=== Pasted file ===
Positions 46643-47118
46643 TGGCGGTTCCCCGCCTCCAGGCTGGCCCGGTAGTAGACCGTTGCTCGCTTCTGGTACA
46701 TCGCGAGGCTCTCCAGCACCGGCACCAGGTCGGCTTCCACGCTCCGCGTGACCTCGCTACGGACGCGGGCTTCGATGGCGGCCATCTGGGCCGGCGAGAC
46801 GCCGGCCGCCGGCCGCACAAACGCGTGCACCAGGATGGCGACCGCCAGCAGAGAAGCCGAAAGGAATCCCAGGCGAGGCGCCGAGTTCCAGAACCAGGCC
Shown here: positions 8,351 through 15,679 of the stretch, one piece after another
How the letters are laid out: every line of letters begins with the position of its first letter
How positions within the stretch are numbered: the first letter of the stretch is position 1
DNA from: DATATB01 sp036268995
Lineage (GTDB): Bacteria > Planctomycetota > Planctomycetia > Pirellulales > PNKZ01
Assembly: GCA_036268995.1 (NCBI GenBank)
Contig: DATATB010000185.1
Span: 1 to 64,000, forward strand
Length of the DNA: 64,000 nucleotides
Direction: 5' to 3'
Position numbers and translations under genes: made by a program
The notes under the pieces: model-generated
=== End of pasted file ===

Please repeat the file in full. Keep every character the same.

Positions 46643-47118
46643 TGGCGGTTCCCCGCCTCCAGGCTGGCCCGGTAGTAGACCGTTGCTCGCTTCTGGTACA
46701 TCGCGAGGCTCTCCAGCACCGGCACCAGGTCGGCTTCCACGCTCCGCGTGACCTCGCTACGGACGCGGGCTTCGATGGCGGCCATCTGGGCCGGCGAGAC
46801 GCCGGCCGCCGGCCGCACAAACGCGTGCACCAGGATGGCGACCGCCAGCAGAGAAGCCGAAAGGAATCCCAGGCGAGGCGCCGAGTTCCAGAACCAGGCC
Shown here: positions 8,351 through 15,679 of the stretch, one piece after another
How the letters are laid out: every line of letters begins with the position of its first letter
How positions within the stretch are numbered: the first letter of the stretch is position 1
DNA from: DATATB01 sp036268995
Lineage (GTDB): Bacteria > Planctomycetota > Planctomycetia > Pirellulales > PNKZ01
Assembly: GCA_036268995.1 (NCBI GenBank)
Contig: DATATB010000185.1
Span: 1 to 64,000, forward strand
Length of the DNA: 64,000 nucleotides
Direction: 5' to 3'
Position numbers and translations under genes: made by a program
The notes under the pieces: model-generated